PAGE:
Wait…what? Is he really complaining about people COMPLIMENTING dads? Yes, he is. And I’ll tell you why. When I’ve received this compliment, I’ve never been doing anything extraordinary. I didn’t just save my boys from oncoming traffic or rescue them by fending off a rampaging grizzly. I was just out and about with them being a dad. Sometimes I wasn’t even alone, my wife was right with me. And therein lies the rub — no one would ever give that compliment to a mom. As a dad seeking to be an equal partner in parenting, that means no special treatment. If you wouldn’t compliment a mom just for doing her job as a parent, don’t do it for dads either. We shouldn’t get praise simply for doing what we’re supposed to do.

7. “Looks like dad dressed the baby.”
I’ll admit, I don’t have what most people would call “fashion sense.” I think purple and orange are complimentary colors, stripes and plaids go together just fine, and “dressing up” means the jeans with no holes. So when it’s my turn to get the baby dressed, I’m much more concerned about simply dressing for the weather than the runway in Milan. It doesn’t freaking matter that the kid’s pants don’t go with the onesie, and matching socks on a baby are a moot point since they take them off anyway. Is the baby warm enough if it’s cold? Cool enough if it’s hot? Are all the parts that are supposed to be covered, covered? Then mission accomplished. Besides, what kind of weirdo is judging a little kid on his/her fashion sense?

6. “What do you do all day?”
I’m not a stay-at-home dad, but this one is for all the guys who have made the fundamentally awesome decision to raise their kids full time. The people who ask this question offer it up not out of an insatiable curiosity to gain insight, but rather to passive-aggressively render judgment. And the answer, according to most of the SAHDs I know, is “more than you think and more than you do” most of the time. Full-time dads are every bit the parents full-time moms are. That means they’re cooking meals, changing diapers, doing the laundry, and running around with the kids all day. Modern masculinity is changing, so I suggest you start adapting too.

5. “Don’t worry sweetie, mommy will be back soon.”
When I’m out with the kids alone and Will starts whining while Sam throws a fit, it can get ugly. But what makes it even uglier are the people (yes, this has happened multiple times) who come up with a condescending smile and say to my kids “Ohhhhh, don’t worry. Mommy will be back soon.” Huh? Are you kidding me?? First of all, kids have tantrums no matter which parent is there. Second, don’t tell my kids mommy will be back when she’s not there. Hell, mommy might not even be in the picture. Maybe I’m a single parent. Maybe I’m gay. The point is, you have no idea what my situation is and when you put your foot in your mouth like that you’re more apt to choke on it.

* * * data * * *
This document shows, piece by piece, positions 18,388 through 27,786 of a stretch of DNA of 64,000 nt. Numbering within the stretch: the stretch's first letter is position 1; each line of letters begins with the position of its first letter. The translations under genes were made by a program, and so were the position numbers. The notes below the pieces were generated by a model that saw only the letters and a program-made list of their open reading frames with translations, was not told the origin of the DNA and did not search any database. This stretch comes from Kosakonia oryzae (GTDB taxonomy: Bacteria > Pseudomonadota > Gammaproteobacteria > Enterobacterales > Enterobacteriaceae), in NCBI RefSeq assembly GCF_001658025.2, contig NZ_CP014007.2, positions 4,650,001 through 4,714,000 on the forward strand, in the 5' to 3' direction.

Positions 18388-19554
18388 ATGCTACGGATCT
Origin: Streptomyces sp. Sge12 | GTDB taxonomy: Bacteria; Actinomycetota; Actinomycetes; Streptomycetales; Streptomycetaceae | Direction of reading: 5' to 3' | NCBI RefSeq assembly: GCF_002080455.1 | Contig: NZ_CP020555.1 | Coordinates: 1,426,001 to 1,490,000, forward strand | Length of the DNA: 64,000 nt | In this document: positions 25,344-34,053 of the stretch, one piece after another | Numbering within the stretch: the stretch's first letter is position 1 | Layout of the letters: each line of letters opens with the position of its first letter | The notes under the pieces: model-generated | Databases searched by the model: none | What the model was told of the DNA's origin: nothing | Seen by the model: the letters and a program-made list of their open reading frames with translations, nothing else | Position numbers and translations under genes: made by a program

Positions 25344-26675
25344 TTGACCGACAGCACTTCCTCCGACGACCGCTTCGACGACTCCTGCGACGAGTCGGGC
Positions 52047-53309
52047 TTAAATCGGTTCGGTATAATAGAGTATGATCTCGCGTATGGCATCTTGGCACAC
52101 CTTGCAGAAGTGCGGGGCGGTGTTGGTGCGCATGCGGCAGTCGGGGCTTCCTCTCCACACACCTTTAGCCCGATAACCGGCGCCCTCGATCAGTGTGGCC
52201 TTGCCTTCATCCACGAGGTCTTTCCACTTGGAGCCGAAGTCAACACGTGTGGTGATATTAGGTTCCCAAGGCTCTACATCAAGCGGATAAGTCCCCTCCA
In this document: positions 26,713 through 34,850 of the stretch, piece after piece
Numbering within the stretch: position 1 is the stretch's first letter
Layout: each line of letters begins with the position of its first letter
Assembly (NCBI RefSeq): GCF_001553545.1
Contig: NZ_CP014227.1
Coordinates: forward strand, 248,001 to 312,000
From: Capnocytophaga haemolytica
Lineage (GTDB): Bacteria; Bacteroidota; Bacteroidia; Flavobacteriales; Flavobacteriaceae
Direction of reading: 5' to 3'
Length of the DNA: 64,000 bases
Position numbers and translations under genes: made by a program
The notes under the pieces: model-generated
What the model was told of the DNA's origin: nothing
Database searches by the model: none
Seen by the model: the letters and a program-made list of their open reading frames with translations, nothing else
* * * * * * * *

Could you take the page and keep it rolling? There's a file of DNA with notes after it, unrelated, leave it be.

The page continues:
4. “You’re doing it wrong. Here’s how I did it…”
This one stings because a lot of the times we hear it from our spouses. And sure, sometimes we do the wrong thing. Who hasn’t put a diaper or onesie on backward? But other times — like with how we’re holding the baby or how we choose to discipline — it seems like the “wrong way” really means not doing it “your way.” And that’s not cool. Parenting is trial by fire and eventually we’ll figure out what works — just like you did. But we need that opportunity and we don’t need to be told we’re doing it wrong just because we’re not doing it like you do. Let go of the reins a little and you might find dads come up with an even better method or idea.

3. “Oh my. You’re brave.”
Again, this is said to me simply because I’m a dad out with my two kids. And to be fair, it’s usually uttered by someone older who is part of a different generation. But still, it’s not like I’m not fighting in a battle or traversing a field of landmines with my kids. I’m just out at Target. Are moms “brave” for taking their kids on errands? Of course not. You expect that from moms. So if you’re not willing to pin a medal of honor on her simply for being a parent and going grocery shopping, don’t bother with one for dads either.

2. “Oh look at you playing Mr. Mom today.”
Calling dads “Mr. Mom” is a cardinal sin in the dad world, and when you say it to an involved father you’re taking a metaphorical dump all over them. Fatherhood isn’t a version of motherhood, and dads aren’t playing the part of a mom. That implies parenting is some sort of womens’ work and we’re not having that. In fact, the number of stay-at-home dads has doubled in the past 25 years and even working dads are focusing more on work/life balance because there’s a renewed focus on shared parenting and being present. That’s why, as articles like this one point out, it’s time to retire an antiquated term that is harmful to both dads and moms.

1. “Dad must be babysitting today, huh?”
If you follow even one of these pieces of advice, make it this one. Please, for the love of all things holy, stop referring to fathers as babysitters. YOU CAN’T BABYSIT YOUR OWN KIDS!!! We’re fathers, not paid caretakers. People would never look at a mom with her kids and ask if she was babysitting. Yet when a dad is out with his kids, so many people automatically and without thinking about it call it babysitting. Hell, even some dads refer to it that way because it’s so accepted. So just remember — dads don’t babysit. Ever.

Did I miss any?